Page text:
### J_{2}

(geopotential coefficient regarding a planet's oblateness)

**J**_{2} is one coefficient in a standard type of model of
gravitational potential of a planet called a **geopotential model**.
The coefficients are called **gravitational moments**,
and indicate gravitational mass arranged other than
that of a uniformly-dense sphere.
J_{2} specifically reflects
a planet's **oblateness** (flattening) due to rotation.

J_{2} is of interest for space flight navigation and is
measured by observing the flight of spacecraft near a mass. Its
measure aids in modeling the composition of a planet, thus measuring
that of solar system planets is of interest. Cassini has been
used for this with Saturn and Juno will be so-used with Jupiter.

All the solar system planets and the Sun are oblate from to
rotation, and have a significant J_{2} coefficient.
Jupiter and Saturn, with rotation periods of less
than half an Earth-day, are the most oblate.

It is also useful in modeling the behavior of rings.

The **J coefficients** (J_{0} through infinity) are
gravitational-potential
spherical harmonics coefficients, specifically those that are
symmetric around the planet's pole. These are generally the most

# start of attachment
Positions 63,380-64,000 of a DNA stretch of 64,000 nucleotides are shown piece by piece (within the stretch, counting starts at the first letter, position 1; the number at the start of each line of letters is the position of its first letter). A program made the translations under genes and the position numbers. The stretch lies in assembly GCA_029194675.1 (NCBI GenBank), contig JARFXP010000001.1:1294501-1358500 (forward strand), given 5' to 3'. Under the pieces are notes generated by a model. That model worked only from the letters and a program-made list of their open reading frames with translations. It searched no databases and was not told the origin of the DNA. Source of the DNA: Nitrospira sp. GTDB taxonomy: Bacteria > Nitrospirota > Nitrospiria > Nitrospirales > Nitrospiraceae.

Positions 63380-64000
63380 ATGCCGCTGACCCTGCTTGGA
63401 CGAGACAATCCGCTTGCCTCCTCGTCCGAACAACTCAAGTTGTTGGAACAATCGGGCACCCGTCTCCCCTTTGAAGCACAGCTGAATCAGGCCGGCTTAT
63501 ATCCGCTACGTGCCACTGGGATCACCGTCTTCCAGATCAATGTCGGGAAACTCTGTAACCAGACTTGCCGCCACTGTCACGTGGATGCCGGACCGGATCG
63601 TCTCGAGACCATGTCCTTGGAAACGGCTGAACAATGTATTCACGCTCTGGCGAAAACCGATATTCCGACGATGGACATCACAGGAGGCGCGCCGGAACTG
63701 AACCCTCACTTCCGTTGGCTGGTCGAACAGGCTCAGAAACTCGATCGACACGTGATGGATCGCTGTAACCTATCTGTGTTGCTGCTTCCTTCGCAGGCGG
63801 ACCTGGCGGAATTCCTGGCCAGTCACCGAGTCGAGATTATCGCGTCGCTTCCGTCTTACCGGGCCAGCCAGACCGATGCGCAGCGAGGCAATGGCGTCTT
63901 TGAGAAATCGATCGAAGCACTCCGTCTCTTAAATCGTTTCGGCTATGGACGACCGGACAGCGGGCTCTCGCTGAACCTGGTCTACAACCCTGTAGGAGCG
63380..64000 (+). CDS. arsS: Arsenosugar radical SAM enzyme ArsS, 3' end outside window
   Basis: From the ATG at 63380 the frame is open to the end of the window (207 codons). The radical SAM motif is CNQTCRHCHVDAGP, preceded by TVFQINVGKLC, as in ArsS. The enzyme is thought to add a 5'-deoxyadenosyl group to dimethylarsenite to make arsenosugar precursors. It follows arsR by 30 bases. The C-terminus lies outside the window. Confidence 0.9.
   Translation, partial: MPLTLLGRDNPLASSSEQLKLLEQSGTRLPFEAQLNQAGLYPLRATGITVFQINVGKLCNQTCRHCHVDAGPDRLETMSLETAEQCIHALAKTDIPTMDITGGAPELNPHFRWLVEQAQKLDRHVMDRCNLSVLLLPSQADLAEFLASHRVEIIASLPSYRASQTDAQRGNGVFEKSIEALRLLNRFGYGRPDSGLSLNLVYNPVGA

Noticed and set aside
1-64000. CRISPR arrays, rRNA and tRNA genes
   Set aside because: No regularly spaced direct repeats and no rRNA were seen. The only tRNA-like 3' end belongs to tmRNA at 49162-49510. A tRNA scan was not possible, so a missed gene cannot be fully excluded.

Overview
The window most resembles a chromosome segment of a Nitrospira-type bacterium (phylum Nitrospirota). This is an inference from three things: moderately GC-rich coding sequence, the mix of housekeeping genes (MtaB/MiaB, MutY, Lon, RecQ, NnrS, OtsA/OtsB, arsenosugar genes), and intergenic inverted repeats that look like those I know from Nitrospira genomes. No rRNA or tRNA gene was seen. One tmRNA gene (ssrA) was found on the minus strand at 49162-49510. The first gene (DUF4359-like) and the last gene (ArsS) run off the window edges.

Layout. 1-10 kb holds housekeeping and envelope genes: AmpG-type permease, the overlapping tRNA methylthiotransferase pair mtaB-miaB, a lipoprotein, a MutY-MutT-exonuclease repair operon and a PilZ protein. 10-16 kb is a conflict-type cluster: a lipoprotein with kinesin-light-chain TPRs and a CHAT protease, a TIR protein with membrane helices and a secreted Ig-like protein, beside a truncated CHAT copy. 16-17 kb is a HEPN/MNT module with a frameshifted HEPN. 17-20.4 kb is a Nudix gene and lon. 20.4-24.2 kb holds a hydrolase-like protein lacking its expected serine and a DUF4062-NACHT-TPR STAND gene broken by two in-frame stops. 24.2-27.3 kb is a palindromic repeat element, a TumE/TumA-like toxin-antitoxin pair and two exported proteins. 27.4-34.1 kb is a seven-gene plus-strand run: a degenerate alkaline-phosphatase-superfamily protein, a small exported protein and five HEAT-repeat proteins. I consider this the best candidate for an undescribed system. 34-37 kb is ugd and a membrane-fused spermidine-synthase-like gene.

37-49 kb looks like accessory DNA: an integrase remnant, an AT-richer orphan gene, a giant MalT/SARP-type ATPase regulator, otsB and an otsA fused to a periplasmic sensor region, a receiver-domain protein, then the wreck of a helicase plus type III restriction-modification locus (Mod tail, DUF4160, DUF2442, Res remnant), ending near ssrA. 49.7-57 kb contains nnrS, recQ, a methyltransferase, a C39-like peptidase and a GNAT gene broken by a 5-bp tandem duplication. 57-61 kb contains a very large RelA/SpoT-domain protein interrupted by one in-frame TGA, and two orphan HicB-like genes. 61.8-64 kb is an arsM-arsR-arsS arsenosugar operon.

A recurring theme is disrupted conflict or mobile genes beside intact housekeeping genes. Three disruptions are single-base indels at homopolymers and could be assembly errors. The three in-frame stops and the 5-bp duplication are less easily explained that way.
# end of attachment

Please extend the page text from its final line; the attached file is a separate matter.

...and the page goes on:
significant coefficients for large rotating bodies (planets and
stars), J_{2} being the most significant.
They are termed **gravity harmonics** or **gravitational harmonics**,
making up a **gravity spectrum** or **gravitational spectrum** of the body.

J_{3} is a similar coefficient but reflects asymmetry across the
equator, thus is typically far less significant than J_{2}.
Further coefficients (J_{4}, J_{5}, J_{6}, etc.)
generally are symmetric across the equator if they are even-numbered.

For Earth:

- ν = GM = 398600.440 km
^{3}s^{-2}
- J
_{2} = 1.7555 x 10^{10} km^{5}s^{-2}
- J
_{3} = -2.619 x 10^{11} km^{6}s^{-2}

(*gravity,coefficient,model,measure*)
http://en.wikipedia.org/wiki/Geopotential_model

**Referenced by:**

Legendre polynomials

Love number

Laplace radius (r_{L})

index